You will also need to explore the delicate balance between pricing and cost flexibilities in a monopoly business and whether the Postal Service could use additional flexibility in these areas.  I believe that Postmaster General Potter has done a great job beginning to address the changes that can be made within the confines of the existing business model and statutory framework.  However, freed from these constraints, we hope that you will be able to suggest innovative approaches that are not available to today’s Postal Service.

The Postal Reorganization Act of 1970 and subsequent legislation require the Postal Service to operate in certain ways that increase the cost of doing business and imbed inefficiencies into the operating, cost and governance structure.  Examples include prohibitions, or effective prohibitions, on post office or other infrastructure realignments, requirements that place financial or structural burdens that have the effect of increasing the liabilities of the Postal Service as well as a break-even mandate that eliminated the financial cushion necessary to withstand economic cycles.

The Postal Service faces a large challenge with respect to human resource productivity and incentives at all levels of the organization.  With over seventy-five percent of its costs related to human resources, the Commission should explore how the Postal Service can do an even better job of providing employees the appropriate incentives for continuous improvement in productivity.

However, it is not all about costs.  The revenue side is driven by a regulated pricing mechanism that is time consuming at best.  You may want to consider whether current and future costs can be understood and communicated more clearly in the pricing of postal services.  You could also consider whether it is possible or beneficial to introduce greater clarity and predictability into the postal rate setting process with the goal to enhance predictability and public confidence.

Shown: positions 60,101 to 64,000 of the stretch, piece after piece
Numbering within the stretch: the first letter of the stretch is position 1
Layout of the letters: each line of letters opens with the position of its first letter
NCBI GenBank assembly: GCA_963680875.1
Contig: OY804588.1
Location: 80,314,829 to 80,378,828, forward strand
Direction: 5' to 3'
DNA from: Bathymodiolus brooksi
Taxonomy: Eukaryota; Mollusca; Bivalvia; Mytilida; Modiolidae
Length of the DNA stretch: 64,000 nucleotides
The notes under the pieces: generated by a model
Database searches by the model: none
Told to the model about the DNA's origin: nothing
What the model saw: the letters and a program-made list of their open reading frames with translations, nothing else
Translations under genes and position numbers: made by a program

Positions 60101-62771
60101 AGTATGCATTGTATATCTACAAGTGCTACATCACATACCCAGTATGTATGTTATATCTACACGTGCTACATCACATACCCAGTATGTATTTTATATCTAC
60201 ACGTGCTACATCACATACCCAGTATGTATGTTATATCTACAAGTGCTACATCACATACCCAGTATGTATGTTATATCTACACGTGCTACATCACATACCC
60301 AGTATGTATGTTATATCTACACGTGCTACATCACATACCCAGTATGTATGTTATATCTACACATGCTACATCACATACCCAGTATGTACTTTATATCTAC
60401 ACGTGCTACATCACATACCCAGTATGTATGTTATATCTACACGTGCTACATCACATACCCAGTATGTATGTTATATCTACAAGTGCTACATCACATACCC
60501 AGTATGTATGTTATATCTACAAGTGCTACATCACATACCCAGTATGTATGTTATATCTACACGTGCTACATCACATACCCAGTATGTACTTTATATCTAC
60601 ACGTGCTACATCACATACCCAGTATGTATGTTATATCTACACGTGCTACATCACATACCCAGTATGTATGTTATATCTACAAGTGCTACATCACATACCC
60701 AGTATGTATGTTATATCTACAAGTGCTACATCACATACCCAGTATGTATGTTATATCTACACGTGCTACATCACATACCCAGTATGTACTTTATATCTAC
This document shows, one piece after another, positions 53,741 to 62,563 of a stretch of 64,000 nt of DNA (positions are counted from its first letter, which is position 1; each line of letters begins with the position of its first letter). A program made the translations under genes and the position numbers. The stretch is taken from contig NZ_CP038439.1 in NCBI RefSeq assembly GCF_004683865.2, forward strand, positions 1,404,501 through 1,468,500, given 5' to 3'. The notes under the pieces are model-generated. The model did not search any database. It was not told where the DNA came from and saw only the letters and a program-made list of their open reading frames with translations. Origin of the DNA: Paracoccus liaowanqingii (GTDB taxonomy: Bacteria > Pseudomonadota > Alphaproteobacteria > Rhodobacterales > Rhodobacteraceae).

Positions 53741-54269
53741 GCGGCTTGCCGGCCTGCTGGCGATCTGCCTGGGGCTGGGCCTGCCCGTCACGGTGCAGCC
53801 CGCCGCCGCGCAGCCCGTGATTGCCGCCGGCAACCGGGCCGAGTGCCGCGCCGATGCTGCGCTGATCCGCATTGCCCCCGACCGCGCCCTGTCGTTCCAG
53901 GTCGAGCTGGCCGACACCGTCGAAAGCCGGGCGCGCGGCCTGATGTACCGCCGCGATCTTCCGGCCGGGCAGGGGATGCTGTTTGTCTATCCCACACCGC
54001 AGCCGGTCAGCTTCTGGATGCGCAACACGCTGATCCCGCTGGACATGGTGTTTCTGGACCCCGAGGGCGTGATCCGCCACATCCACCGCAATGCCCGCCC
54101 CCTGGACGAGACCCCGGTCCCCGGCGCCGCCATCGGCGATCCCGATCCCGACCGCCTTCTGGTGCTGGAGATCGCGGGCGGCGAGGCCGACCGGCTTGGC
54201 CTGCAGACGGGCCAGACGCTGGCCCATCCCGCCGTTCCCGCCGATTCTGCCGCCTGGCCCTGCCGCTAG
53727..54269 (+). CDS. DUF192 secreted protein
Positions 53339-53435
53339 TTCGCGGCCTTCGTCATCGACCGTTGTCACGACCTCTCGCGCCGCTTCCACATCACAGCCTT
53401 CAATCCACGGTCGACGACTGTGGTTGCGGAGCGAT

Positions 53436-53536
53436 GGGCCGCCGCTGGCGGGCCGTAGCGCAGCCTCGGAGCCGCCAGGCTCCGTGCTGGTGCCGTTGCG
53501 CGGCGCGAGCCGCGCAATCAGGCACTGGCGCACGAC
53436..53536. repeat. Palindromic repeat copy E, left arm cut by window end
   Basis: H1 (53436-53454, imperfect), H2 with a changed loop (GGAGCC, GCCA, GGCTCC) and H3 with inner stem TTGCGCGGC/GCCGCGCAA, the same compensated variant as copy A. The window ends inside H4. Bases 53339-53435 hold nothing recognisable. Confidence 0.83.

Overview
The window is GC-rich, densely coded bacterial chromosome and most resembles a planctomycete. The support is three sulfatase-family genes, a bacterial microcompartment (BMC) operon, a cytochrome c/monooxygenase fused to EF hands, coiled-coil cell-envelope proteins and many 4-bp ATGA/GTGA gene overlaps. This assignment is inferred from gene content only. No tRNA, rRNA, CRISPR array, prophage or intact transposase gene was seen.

Competition with the private sector is also an important issue that this Commission should examine.  This may encompass new and existing postal products and services or the monopoly status of access to the individual mailbox.  You will also need to explore the issue of cross subsidies. 

Finally, the Commission will need to explore the type of financial transparency and corporate governance that would serve the Postal Service well for the 21st century.  This should include a your review of the role of the Board of Governors, the role of the Postal Rate Commission, the role of Congress, the management team of the Postal Service as well as the reporting of postal finances.

The President has given you a challenging assignment and asked you to complete it promptly.  However, there has been an abundance of quality thought and work that has already been done by Members of Congress and their staffs, by mailers’ and other private sector organizations, by interested individuals, by other agencies of the federal government and by the Postal Service itself that can be readily drawn upon.  I am confident that your work will not be judged by the number of pages you produce but, rather, by the quality of your thoughts – by how you help the Administration and Congress better understand how the Postal Service can best meet the challenges of the 21st century. 

I encourage you to tap the many resources available to you and to keep this process open and transparent for all Americans.  Again, I thank you for your willingness to take on this importance challenge.